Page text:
We tell OpenGL not to draw any colors to the screen. This means that when we draw the floor, it wont show up on the screen. BUT... each spot on the screen where the object (our floor) should be if we could see it will be tested based on the type of stencil testing we decide to do. The stencil buffer starts out full of 0's (empty). We want to set the stencil value to 1 wherever our object would have been drawn if we could see it. So we tell OpenGL we don't care about testing. If a pixel should have been drawn to the screen, we want that spot marked with a 1. GL_ALWAYS does exactly that. Our reference and mask values of 1 make sure that the value placed into the stencil buffer is indeed going to be 1! As we invisibly draw, our stencil operation checks each pixel location, and replaces the 0 with a 1.

	glEnable(GL_STENCIL_TEST);						// Enable Stencil Buffer For "marking" The Floor
	glStencilFunc(GL_ALWAYS, 1, 1);						// Always Passes, 1 Bit Plane, 1 As Mask
	glStencilOp(GL_KEEP, GL_KEEP, GL_REPLACE);				// We Set The Stencil Buffer To 1 Where We Draw Any Polygon
										// Keep If Test Fails, Keep If Test Passes But Buffer Test Fails
										// Replace If Test Passes
	glDisable(GL_DEPTH_TEST);						// Disable Depth Testing
	DrawFloor();								// Draw The Floor (Draws To The Stencil Buffer)
										// We Only Want To Mark It In The Stencil Buffer

So now we have an invisible stencil mask of the floor. As long as stencil testing is enabled, the only places pixels will show up are places where the stencil buffer has a value of 1. All of the pixels on the screen where the invisible floor was drawn will have a stencil value of 1. Meaning as long as stencil testing is enabled, the only pixels that we will see are the pixels that we draw in the same spot our invisible floor was defined in the stencil buffer. The trick behind creating a real looking reflection that reflects in the floor and nowhere else!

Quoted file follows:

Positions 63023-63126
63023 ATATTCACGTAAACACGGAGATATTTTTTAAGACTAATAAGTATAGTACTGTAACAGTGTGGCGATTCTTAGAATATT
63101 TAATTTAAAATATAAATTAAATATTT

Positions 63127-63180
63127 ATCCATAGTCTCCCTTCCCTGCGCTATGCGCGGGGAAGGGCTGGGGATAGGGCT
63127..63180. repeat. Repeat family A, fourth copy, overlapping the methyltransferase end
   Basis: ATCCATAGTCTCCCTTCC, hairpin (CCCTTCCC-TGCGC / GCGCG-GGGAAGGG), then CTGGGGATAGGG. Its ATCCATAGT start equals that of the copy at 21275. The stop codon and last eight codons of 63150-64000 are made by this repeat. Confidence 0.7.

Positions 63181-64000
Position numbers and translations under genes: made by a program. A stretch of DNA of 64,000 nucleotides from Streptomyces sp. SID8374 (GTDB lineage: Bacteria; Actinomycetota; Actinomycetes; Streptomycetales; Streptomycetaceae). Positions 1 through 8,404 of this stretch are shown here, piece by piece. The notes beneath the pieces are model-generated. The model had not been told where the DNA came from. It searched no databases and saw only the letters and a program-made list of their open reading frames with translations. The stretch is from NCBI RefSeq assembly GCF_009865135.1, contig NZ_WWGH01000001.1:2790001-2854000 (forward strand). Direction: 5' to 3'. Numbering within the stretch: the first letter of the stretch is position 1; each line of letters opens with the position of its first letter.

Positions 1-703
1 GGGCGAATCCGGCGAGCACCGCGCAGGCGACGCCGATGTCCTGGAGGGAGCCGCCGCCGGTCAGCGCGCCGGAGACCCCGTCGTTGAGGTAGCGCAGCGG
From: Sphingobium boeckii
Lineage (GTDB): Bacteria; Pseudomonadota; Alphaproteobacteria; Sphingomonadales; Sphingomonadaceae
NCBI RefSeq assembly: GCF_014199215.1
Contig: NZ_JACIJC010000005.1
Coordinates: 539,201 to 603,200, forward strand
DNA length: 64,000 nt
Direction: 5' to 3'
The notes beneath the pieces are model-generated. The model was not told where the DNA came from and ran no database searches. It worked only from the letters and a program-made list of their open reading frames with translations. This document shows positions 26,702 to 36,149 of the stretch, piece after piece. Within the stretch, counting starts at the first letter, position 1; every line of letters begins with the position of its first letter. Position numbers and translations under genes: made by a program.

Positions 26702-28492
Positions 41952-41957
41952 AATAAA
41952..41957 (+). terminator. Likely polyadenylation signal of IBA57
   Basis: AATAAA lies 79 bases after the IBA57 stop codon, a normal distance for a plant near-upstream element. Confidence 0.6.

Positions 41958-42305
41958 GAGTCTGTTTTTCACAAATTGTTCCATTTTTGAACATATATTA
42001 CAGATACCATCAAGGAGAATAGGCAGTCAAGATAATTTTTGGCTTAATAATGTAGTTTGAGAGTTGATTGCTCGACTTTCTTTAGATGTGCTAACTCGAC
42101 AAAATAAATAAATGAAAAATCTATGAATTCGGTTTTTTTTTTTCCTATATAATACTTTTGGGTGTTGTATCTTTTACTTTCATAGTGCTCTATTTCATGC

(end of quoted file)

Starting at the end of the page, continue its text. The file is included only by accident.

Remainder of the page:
So now that we know the ball reflection will only be drawn where the floor should be, it's time to draw the reflection! We enable depth testing, and set the color mask back to all ones (meaning all the colors will be drawn to the screen).

Instead of using GL_ALWAYS for our stencil function we are going to use GL_EQUAL. We'll leave the reference and mask values at 1. For the stencil operation we will set all the parameters to GL_KEEP. In english, any object we draw this time around will actually appear on the screen (because the color mask is set to true for each color). As long as stencil testing is enabled pixels will ONLY be drawn if the stencil buffer has a value of 1 (reference value ANDed with the mask, which is 1 EQUALS (GL_EQUAL) the stencil buffer value ANDed with the mask, which is also 1). If the stencil value is not 1 where the current pixel is being drawn it will not show up! GL_KEEP just tells OpenGL not to modify any values in the stencil buffer if the test passes OR fails!